Because even if full versions Final Cut Pro, Excel, Photoshop, Illustrator, Indesign, Filemaker, Word and so many other apps can be upgraded to run effectively and efficiently on iOS, keyboards will still necessary.

  14. Of course! Thus the “integration” part of it. I like using the Logicool Slim Folio keyboard case with my iPad 5th generation because some things are easier with a keyboard, like, well typing.

    But sometimes you want to just touch and drag something.

    So if you can do that with an iPad and extra keyboard case, why not with the Mac as well. Not one or the other, but the best of both!

  15. You’re forgetting that the Mac interface wasn’t designed for a big thick finger, but a mouse-pointer that’s accurate down to the pixel level.

    Sure, for some things, like a large icon, dragging with your finger would work fine. But there are tons of tiny user interface elements on the Mac that far too small.

    As an experiment, you can try screen sharing from your iPad to your Mac and then interact with your Mac via the iPad. I do this occasionally (I use the excellent Screens app) and while it works, it’s an adventure – certain things that are trivial on the Mac with a cursor are tricky with your finger. I find the same simple tasks take 2x-3x longer just because the UI is challenging and I often have to start over or redo things.

    Ultimately, Mac software could be rewritten to be more touch-friendly, but then all legacy software wouldn’t work well. If Apple were to go that route, they might as well just abandon the Mac and switch everything to IOS – it’d have the same effect.

    I’m far more interested in Apple adding iOS tech like FaceID to the Mac than the Mac getting a touch screen i’d never use.

  16. In your original post you stated you weren’t going to upgrade your aging MBP unless they had something compelling to make you do so.

    If having a touchscreen is the only thing you consider compelling, then you may as well just buy a MS Surface now, because the MacBook Pro is never going to get one. I suspect it will get a touchscreen keyboard before a touchscreen main display.

    Don’t get me wrong, I was in the same boat as you up until last week. I’m a graphic designer by trade, and I’ve never been able to use a laptop as my main workhorse for one reason or the other (small display, lack of processor power, lack of RAM expansion). I’ve managed for the last 15 years or so by having an iMac as my main machine, with a MacBook of some variety as a “backup/on the road” machine. It’s an expensive way to go, for sure. I kept waiting and waiting for 32GB of RAM to come along. Prior to that it was the slower processors, video cards and spinning hard drives that prevented me from upgrading.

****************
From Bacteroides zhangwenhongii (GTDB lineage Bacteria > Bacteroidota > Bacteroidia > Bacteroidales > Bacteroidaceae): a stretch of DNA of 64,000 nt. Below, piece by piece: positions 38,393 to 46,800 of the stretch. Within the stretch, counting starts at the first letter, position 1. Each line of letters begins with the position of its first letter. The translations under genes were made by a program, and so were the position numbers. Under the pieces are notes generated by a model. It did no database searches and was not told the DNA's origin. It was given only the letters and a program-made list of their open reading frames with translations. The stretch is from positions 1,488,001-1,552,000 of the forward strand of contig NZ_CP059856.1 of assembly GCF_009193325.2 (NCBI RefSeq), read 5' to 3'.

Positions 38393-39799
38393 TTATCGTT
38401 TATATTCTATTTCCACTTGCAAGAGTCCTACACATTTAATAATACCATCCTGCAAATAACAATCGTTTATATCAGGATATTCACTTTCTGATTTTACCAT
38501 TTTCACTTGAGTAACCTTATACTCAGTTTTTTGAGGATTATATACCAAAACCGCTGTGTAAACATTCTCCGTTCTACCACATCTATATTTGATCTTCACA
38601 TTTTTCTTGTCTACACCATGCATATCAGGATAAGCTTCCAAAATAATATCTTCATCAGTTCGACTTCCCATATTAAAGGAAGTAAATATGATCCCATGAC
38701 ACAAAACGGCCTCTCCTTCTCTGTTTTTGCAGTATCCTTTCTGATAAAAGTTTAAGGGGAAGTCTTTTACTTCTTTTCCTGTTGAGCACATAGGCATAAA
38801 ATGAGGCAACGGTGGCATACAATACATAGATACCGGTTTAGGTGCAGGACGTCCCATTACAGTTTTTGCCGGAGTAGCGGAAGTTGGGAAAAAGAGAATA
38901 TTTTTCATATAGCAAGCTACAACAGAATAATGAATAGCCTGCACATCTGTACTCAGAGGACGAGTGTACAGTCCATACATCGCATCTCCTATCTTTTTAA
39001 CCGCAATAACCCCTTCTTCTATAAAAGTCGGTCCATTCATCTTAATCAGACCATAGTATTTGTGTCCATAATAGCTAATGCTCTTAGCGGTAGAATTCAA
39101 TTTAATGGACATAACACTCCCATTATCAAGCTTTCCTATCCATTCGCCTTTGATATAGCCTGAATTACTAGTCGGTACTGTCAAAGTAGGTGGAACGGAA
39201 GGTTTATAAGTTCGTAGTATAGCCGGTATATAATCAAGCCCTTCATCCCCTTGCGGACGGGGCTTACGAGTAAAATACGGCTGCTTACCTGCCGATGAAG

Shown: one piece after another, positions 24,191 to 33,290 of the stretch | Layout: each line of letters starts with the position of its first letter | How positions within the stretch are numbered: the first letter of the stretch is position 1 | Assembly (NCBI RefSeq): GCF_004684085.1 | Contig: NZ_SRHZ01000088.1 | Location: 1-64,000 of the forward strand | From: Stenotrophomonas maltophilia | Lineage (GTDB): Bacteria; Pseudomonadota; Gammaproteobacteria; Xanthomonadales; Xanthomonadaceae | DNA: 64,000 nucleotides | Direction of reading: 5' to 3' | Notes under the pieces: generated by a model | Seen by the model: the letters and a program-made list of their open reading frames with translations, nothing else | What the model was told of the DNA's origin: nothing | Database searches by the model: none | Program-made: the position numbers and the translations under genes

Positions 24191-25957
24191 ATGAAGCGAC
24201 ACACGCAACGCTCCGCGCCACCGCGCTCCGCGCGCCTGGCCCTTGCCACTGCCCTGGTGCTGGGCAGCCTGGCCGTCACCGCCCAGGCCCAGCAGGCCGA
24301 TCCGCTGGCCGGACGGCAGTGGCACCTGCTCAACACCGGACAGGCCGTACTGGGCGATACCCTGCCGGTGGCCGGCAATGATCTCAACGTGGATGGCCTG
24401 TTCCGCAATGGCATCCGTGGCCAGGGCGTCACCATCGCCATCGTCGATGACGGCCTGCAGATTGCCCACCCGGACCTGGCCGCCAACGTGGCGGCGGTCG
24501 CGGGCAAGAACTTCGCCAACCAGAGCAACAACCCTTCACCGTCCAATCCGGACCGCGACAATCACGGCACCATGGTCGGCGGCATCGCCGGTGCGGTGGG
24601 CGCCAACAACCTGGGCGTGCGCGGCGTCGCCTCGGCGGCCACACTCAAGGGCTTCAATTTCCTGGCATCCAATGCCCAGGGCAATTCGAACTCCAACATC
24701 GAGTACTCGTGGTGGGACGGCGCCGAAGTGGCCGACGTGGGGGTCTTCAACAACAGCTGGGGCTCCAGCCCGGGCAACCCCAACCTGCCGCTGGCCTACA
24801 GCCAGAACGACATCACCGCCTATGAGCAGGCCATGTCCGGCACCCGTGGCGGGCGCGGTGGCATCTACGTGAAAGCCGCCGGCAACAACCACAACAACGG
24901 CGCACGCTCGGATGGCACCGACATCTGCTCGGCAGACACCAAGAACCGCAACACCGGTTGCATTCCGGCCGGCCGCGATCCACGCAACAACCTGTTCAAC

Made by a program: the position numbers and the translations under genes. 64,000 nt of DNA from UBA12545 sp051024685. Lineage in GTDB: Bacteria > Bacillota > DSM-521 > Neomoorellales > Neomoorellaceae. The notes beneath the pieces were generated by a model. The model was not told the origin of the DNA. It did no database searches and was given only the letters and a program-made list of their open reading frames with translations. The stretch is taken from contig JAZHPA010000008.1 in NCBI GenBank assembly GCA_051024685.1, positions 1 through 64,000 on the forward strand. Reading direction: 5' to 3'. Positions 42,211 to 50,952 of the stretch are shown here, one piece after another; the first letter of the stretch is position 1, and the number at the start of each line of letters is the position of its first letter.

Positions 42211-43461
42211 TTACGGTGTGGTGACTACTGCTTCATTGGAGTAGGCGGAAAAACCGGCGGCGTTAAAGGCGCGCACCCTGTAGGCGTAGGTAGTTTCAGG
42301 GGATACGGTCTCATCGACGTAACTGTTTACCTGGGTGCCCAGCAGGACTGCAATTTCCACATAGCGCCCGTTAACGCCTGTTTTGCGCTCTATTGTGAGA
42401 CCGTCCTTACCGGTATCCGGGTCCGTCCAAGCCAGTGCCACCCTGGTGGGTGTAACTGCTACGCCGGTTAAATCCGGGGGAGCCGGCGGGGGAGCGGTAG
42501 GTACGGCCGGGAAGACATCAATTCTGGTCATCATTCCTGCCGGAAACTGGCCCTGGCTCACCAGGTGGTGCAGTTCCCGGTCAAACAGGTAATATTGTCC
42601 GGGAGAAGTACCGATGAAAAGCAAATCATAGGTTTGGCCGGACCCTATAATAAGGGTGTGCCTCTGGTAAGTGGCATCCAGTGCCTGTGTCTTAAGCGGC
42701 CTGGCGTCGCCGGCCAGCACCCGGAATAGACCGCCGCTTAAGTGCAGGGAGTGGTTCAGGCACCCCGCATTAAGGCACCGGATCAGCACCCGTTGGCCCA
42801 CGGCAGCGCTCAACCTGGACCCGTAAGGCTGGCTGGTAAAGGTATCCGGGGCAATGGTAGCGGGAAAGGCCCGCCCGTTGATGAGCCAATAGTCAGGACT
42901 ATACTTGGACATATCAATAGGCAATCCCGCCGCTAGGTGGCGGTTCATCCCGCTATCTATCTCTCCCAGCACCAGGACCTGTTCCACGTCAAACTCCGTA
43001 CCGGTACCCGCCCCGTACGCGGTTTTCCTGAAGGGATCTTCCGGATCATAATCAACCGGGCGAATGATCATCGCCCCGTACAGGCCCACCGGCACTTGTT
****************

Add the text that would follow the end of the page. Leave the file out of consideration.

FINALLY, Apple has processors that are fast enough, the ability for 32GB of RAM is here, a fast enough graphics card (for print & web design work) and the SSD which was already fast enough last few years ago is even faster this year.

    The switch to all USB-C ports concerned me up until last week when I decided I was going to dump the iMac/MacBook Pro shuffle and just have one machine to rule them all, The new MBP 15". I began doing research on how many dongles and doohickeys I was going to need to buy. I know I have a ton of junk connected to my iMac. That’s when I realized that nearly everything I have is wireless. I have one external 3TB backup drive, an external monitor and a USB-A to Lightning cable plugged in, that’s it. And the USB cable is really only there for quick-charging my iPhone and AirPod case… it could just as easily be charged in the kitchen from the wall outlet.

    I would LIKE to have more 5K display options. I would LIKE to have more than USB-C connection options. I would LIKE to have MagSafe power connector back. But I’m not so stubborn that I’m not willing to move forward with new tech that’s pretty darn good right now.

  17. (Let’s keep this discussion technical—I’ve edited/deleted some posts that were getting personal.)

    I understand all the arguments Apple has made against touchscreens on the Mac, but I’ve been using an iPad Pro with a Smart Keyboard a fair amount, and what I’ve found is that the experience of using a touch-based interface makes me want to touch the screen on my MacBook Air a fair amount. Not to move icons around, but definitely to dismiss dialog boxes and position the insertion point. So on the one hand, I think there’s no question that a touchscreen would be useful on a Mac, but at the same time, it’s not useful for very many things, so it’s not likely to be enough of a win to justify the additional hardware cost.

    I’ve also used a Chromebook Pixel with a touchscreen (and watched my son use it a lot more, since it was his main computer in high school) and my experience there matches—there are a few situations where touching the screen makes sense, and a whole lot where it doesn’t.